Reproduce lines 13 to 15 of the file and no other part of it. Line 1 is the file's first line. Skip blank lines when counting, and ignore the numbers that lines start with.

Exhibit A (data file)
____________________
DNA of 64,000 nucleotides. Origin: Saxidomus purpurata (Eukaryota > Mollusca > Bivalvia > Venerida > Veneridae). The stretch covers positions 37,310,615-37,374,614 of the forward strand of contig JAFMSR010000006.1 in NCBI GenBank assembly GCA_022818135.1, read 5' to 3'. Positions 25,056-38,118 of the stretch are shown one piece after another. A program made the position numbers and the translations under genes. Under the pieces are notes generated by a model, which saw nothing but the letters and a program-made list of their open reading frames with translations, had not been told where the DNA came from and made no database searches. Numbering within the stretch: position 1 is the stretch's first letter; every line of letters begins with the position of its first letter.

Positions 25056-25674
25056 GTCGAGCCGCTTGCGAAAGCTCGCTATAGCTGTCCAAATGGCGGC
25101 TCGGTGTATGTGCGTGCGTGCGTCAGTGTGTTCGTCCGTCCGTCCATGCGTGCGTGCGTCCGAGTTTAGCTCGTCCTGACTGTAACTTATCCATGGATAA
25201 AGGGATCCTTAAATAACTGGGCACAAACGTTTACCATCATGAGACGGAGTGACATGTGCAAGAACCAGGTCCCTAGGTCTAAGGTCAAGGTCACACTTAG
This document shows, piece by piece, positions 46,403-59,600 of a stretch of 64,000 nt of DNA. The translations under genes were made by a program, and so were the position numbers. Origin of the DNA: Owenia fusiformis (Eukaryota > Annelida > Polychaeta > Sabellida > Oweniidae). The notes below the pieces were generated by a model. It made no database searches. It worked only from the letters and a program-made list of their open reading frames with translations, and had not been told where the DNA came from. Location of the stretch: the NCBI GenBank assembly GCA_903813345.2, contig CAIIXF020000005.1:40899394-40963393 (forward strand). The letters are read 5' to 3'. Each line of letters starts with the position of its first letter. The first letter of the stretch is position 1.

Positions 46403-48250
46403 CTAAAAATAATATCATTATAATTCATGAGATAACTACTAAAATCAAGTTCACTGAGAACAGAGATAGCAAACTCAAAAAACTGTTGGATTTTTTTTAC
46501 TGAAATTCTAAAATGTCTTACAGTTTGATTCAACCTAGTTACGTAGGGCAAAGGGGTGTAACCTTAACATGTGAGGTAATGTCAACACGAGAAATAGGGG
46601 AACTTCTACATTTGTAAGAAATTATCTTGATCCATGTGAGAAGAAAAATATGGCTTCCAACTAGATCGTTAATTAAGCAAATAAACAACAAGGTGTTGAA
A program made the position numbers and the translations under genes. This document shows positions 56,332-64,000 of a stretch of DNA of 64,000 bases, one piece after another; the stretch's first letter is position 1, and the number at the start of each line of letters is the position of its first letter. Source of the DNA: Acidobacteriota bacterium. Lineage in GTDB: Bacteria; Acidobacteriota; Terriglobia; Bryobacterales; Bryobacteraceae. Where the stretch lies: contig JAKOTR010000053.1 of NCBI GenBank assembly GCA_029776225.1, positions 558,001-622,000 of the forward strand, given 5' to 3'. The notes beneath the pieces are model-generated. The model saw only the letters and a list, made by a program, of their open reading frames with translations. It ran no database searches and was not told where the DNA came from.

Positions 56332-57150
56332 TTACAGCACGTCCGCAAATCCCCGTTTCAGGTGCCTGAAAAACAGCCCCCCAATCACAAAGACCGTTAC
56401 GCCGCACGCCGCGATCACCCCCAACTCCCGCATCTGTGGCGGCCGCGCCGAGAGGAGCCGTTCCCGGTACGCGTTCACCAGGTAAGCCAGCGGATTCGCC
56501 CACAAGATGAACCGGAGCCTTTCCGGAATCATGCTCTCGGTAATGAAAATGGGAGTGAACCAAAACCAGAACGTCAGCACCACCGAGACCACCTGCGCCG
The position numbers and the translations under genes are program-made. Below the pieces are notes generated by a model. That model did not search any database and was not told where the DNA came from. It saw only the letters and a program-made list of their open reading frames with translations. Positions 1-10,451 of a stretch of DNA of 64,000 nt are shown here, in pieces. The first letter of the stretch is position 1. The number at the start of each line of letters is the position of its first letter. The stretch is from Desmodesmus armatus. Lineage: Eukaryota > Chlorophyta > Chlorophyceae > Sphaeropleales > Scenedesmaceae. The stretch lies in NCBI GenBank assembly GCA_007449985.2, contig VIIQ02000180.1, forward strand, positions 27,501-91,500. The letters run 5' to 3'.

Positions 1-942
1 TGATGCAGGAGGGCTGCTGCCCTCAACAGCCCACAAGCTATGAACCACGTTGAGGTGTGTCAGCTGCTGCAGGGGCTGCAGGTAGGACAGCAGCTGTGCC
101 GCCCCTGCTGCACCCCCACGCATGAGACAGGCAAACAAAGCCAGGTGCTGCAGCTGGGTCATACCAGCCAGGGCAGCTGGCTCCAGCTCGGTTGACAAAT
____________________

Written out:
56332 TTACAGCACGTCCGCAAATCCCCGTTTCAGGTGCCTGAAAAACAGCCCCCCAATCACAAAGACCGTTAC
56401 GCCGCACGCCGCGATCACCCCCAACTCCCGCATCTGTGGCGGCCGCGCCGAGAGGAGCCGTTCCCGGTACGCGTTCACCAGGTAAGCCAGCGGATTCGCC
56501 CACAAGATGAACCGGAGCCTTTCCGGAATCATGCTCTCGGTAATGAAAATGGGAGTGAACCAAAACCAGAACGTCAGCACCACCGAGACCACCTGCGCCG